The work-filled summer was followed by a relaxing couple of weeks in the country, and then by frenetic preparations for the start of the new school year.
Among the culinary highlights of late summer was my first attempt at chiles rellenos, which was quite acceptable. I've got about 6 more poblanos in the fridge that are waiting to be smothered in cheese.
In the country we did a lot of cooking, but kept it simple. I loved Jhumpa Lahiri's piece in The New York Times about packing for and cooking in a summer rental. It was so timely. At the time that I read it, I had a constantly churning list working itself out in my head, even though we hadn't even settled on our summer vacation plans. I suppose I knew that in the end, my house rental scheme would prevail over the camping trip that Matt was talking about but not actually planning. Her essay on the subject spawned a Bitten blog post and drew a long list of commenters that spend as much time thinking about things like this as I do!
Our week in the country was split between 2 places. One was the home of a close family friend, and had a large, beautiful, well-equipped kitchen. We didn't need to bring any equipment, but we packed up some of our CSA produce. The second was a rental with a perfectly good kitchen setup, but no oven. For this, we packed a number of things, including a cast-iron skillet, a 3.5 quart pot, 2 knives, and a microplane grater. We also brought staples like olive oil, sea salt, pepper, grains, pasta, dried porcini, good parmesan, and a fair amount of produce, which we supplemented with trips to the local farm stands.
Among the memorable things we made:
A gorgeous Tomato Salad with Crispy Shallots from a Fanny Singer recipe that appeared in an old Food+Wine (September 2003). My friend Lauren turned me onto this. I took this recipe home, and made it at least 3 times since. Lauren also made a phenomenal escarole salad based on the one served at Frankie's Spuntino. The dressing was simply oil and lemon juice, salt and pepper. She added thinly sliced red onion, shaved pecorino, and a handful of walnuts. I love it when unbelievably simple preparations like this make your jaw drop in appreciation. It was incredible. We made another family favorite, Orechiette with Pistachio Pesto, also from a Frankie's recipe.
When we got to the house that week, there was a blueberry tart sitting on the table; Lauren had baked it from her mother's recipe. I wrote that one down and brought it home. We also had fun trying out new recipes based on what needed to be eaten quickly. I made a vegan banana bread from memory and enjoyed the first warm slice on the way to the Innisfree gardens. Another day, Matt and I collaborated on a peach crisp. I had never made a crisp before, but it made a great breakfast, so on our return home, I experimented with several recipes and whatever I had on hand. In the end I decided that I like to cook mine uncovered and for less time, about 20-25 minutes, and I could do without nuts in the topping.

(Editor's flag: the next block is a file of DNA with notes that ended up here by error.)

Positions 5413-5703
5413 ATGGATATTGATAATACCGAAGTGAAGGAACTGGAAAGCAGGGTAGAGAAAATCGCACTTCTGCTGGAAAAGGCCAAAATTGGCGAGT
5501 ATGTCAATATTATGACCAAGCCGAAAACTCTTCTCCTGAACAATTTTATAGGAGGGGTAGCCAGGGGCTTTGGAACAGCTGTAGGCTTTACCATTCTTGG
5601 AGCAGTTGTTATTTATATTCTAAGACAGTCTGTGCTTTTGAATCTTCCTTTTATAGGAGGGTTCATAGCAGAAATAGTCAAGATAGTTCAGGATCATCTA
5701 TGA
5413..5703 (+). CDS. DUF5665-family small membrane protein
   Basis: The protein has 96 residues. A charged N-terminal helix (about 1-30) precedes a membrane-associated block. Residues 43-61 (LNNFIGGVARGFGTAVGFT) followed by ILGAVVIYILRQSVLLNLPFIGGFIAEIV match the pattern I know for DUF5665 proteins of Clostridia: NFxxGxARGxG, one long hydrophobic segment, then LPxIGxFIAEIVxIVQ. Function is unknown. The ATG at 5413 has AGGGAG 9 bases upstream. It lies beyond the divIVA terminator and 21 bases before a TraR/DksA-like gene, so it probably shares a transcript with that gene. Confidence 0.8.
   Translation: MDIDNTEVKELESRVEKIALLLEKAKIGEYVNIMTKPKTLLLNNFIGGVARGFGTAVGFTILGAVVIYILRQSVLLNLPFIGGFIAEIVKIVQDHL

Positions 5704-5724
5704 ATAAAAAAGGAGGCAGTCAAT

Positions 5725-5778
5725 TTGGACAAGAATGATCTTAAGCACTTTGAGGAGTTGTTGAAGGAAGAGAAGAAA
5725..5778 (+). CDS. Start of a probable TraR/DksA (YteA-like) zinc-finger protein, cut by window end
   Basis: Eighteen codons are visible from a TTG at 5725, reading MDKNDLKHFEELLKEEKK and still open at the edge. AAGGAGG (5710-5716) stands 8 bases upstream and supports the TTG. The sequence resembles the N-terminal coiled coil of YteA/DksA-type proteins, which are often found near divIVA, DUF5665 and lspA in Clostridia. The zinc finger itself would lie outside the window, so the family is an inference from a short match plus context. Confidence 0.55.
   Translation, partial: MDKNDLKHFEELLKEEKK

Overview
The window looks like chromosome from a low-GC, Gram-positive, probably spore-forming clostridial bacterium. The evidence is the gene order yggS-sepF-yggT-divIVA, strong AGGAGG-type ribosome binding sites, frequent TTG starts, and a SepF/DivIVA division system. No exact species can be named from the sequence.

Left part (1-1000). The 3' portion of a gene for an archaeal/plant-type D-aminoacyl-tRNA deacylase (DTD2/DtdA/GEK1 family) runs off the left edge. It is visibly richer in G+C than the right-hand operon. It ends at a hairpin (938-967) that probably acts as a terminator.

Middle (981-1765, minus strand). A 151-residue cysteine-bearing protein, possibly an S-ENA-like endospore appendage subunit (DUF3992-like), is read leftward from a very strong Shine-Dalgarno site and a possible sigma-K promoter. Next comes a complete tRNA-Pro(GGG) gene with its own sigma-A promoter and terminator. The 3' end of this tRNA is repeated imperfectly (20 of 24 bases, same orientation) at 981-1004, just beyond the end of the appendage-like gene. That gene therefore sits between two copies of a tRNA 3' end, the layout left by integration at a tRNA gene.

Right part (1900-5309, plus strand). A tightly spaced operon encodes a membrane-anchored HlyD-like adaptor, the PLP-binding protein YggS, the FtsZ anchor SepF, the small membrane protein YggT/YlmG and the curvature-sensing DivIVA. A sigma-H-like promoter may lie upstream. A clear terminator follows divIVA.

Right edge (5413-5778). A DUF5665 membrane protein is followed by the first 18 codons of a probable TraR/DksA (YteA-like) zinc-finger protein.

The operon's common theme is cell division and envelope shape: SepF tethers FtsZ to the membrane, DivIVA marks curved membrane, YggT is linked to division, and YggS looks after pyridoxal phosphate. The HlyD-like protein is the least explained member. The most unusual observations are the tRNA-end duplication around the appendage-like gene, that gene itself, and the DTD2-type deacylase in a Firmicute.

At the other house, we made the Tomato Salad again (twice). A huge batch of porcini risotto, which didn't come out great, partly because I didn't have the right-sized pan and also did not salt it enough. The leftovers were salted and fried up for breakfast as little croquettes. Pasta with browned seitan and shallot bits, basil pesto, and more beautiful Hudson Valley tomatoes. Spicy mango salsa, eaten with chips! We ate out a few times, too. Our favorite spot was the burrito truck that sets up at the Montgomery Place farm stand. Excellent and affordable. And the little bakery in Tivoli made an extraordinary multigrain roll. Unfortunately, we weren't in the area for the weekend farmer's markets, which is usually a vacation highlight for us.
It was great to be able to cook in the relaxed, easygoing way that a week off allows. I returned home energized. The weather had turned cool, so right away I started baking. I made several more peach crisps, using a different recipe each time. The worst was when I experimented with a longer cooking time. I ended up with a hard, granola-like crust. I innocently brought it to a meeting to share, and I thought it was awful, but it was politely received. I made Patricia Wells' Spicy Polenta-Cheese Crackers one night. They were good, just the right amount of spicy. From her book, Vegetable Harvest, I also made some outrageously good roasted potatoes with lemon. You slice rounds of lemon and roast them with the potatoes. It is one of those easy recipes that seems kind of obvious, but it is perfect. I could eat that every day. I've had that book for a while, and now I am ready to really use it.
We have September birthdays at our house, so in the last 2 weeks, I have made a couple of batches of brownies (Peter Berley), some plain vanilla cake (Peter Berley), and some Taza Guajillo Chile Chocolate Mexicano Cupcakes with ganache frosting (Emilie at The Conscious Kitchen). All vegan, all amazingly good.